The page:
The Eurocurrency markets are a perfect example. No one designed them, no one authorised them, and no one controls them. They were fathered by interest rate controls, raised by technology and today they are refugees, if you will, from national attempts to allocate credit and capital for reasons that have little or nothing to do with finance and economics. Though they got their start some years before the global telecom network became the essential medium of a global financial market, their power, size, and independence were greatly augmented by that network. The two in fact matured together, demonstrating along the way that information technology makes money far more difficult to regulate than ever before.
Governments do not welcome this Information Standard any more than absolute monarchs embraced universal suffrage. Politicians who wish to evade responsibility for imprudent fiscal and monetary policies correctly perceive that the Information Standard will punish them. Moreover, in contrast to former international monetary systems, there is no way for a sovereign to resign from the Information Standard. No matter what political leaders do or say the screens will continue to light up, traders will trade, and currency values will continue to be set not by sovereign governments but by global plebiscite.
The new global market is not limited to trade in financial instruments. The world can no longer be understood as a collection of national economies. The electronic infrastructure that now ties the world together, as well as great advances in the efficiency of conventional transportation, are creating a single global economy.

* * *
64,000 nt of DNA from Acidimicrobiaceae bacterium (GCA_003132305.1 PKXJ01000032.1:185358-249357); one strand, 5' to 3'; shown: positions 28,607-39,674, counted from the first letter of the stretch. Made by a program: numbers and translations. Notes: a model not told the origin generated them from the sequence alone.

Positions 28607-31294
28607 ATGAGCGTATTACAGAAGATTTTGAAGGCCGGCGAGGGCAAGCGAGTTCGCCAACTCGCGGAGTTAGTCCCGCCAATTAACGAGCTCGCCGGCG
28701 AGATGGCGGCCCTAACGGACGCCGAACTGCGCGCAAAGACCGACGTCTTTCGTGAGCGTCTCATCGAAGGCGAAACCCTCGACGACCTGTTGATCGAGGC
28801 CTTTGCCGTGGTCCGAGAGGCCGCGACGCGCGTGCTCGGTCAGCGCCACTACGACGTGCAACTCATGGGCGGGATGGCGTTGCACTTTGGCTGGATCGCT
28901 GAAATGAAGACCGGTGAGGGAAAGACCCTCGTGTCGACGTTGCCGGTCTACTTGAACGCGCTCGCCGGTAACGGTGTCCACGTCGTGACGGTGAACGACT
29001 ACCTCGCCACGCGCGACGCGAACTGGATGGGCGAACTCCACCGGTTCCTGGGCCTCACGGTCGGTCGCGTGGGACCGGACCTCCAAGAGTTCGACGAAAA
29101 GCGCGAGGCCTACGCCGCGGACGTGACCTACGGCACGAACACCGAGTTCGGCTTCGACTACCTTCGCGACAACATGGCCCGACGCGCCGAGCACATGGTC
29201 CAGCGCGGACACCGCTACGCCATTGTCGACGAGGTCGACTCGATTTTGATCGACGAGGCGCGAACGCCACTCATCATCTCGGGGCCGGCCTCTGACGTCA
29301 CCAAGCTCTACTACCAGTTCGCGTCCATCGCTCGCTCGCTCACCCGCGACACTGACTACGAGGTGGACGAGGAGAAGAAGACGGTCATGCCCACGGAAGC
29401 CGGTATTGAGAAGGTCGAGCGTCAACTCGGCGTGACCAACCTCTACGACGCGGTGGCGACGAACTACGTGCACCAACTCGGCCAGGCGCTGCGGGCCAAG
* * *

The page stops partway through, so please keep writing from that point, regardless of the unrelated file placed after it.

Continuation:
The very phrase 'international trade' has begun to sound obsolete. Commerce and production are increasingly transnational. More and more products have value added in several different countries. The dress a customer purchases at a smart store in New York may have originated with cloth woven in Korea, finished in Taiwan, and cut and sewn in India according to an American design. Of course a brief stop in Milan, to pick up a 'Made in Italy' label, and leave off a substantial licensing fee, is de rigeur before the final journey to New York. Former Secretary of State George Shultz recently remarked in a speech: 'A few months ago I saw a snapshot of a shipping label for some integrated circuits produced by an American firm. It said, "Made in one or more of the following countries: Korea, Hong Kong, Malaysia, Singapore, Taiwan, Mauritius, Thailand, Indonesia, Mexico, Philippines. The exact country of origin is unknown". That label says a lot about where current trends are taking us'.
Whatever the correct word for these phenomena, 'trade' certainly seems an inadequate description. How does one account in the monthly trade figures for products whose 'exact country of origin is unknown'? How are national governments to regulate the complexities of transnational production with anything like the firmness with which they once regulated international trade? How are politicians to whip up nationalist fervour against foreign goods when American car companies build cars in Mexico for export to Africa and pay the profits to pensioners in Chicago, and the Japanese build cars in Tennessee for export to Europe and use the income to refinance real estate in Texas?
The global market has moved from rhetoric to reality almost before we knew it. The old political boundaries of nation states are being made obsolete by an alliance of commerce and technology. Political borders, long the cause of wars, are becoming porous.